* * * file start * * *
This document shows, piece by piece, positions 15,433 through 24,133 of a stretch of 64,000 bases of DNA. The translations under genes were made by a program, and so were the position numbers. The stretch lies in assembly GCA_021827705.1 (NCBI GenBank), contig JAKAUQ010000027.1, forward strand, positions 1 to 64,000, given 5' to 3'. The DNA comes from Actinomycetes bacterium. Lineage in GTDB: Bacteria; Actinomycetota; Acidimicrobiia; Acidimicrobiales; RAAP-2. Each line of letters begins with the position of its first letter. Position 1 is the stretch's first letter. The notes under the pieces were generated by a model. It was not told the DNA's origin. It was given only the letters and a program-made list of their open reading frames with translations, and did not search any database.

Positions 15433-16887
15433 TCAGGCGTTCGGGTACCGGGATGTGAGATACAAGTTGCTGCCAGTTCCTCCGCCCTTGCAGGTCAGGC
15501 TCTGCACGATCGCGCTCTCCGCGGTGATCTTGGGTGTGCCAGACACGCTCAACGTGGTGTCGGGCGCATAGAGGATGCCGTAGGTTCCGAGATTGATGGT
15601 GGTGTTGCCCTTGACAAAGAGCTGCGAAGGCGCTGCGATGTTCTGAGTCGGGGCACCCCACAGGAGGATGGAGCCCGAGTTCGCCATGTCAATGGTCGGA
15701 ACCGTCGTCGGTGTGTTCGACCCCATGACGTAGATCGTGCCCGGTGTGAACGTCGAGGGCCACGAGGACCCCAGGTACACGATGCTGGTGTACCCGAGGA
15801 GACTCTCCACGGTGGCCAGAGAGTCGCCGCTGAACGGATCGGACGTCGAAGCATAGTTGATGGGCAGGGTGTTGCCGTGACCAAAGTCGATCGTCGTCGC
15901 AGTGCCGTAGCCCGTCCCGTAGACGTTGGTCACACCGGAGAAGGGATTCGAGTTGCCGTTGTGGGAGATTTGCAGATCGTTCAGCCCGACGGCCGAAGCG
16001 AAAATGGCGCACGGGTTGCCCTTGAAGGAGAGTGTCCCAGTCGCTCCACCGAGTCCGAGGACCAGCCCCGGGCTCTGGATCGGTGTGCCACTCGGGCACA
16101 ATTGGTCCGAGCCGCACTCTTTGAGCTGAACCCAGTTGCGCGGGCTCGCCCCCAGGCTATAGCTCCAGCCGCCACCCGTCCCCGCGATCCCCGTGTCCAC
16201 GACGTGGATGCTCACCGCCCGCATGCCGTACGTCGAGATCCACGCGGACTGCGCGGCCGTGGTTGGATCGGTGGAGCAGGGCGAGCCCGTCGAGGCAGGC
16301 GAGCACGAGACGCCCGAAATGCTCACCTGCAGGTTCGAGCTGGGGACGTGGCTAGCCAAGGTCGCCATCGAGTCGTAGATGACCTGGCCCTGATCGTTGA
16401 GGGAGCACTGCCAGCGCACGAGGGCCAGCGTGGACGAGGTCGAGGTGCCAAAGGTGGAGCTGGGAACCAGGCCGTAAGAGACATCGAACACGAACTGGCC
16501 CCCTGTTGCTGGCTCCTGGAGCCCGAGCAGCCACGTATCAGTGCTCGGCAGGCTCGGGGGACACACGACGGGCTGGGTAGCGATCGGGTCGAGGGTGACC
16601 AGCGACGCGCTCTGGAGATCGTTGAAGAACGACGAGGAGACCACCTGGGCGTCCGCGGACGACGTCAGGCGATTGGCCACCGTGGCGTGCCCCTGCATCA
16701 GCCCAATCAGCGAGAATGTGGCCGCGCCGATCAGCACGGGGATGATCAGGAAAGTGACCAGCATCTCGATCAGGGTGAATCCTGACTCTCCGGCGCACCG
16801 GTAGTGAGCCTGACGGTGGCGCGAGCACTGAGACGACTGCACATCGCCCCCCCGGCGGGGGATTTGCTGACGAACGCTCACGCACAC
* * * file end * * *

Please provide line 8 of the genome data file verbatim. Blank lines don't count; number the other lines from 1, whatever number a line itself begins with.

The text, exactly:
15901 AGTGCCGTAGCCCGTCCCGTAGACGTTGGTCACACCGGAGAAGGGATTCGAGTTGCCGTTGTGGGAGATTTGCAGATCGTTCAGCCCGACGGCCGAAGCG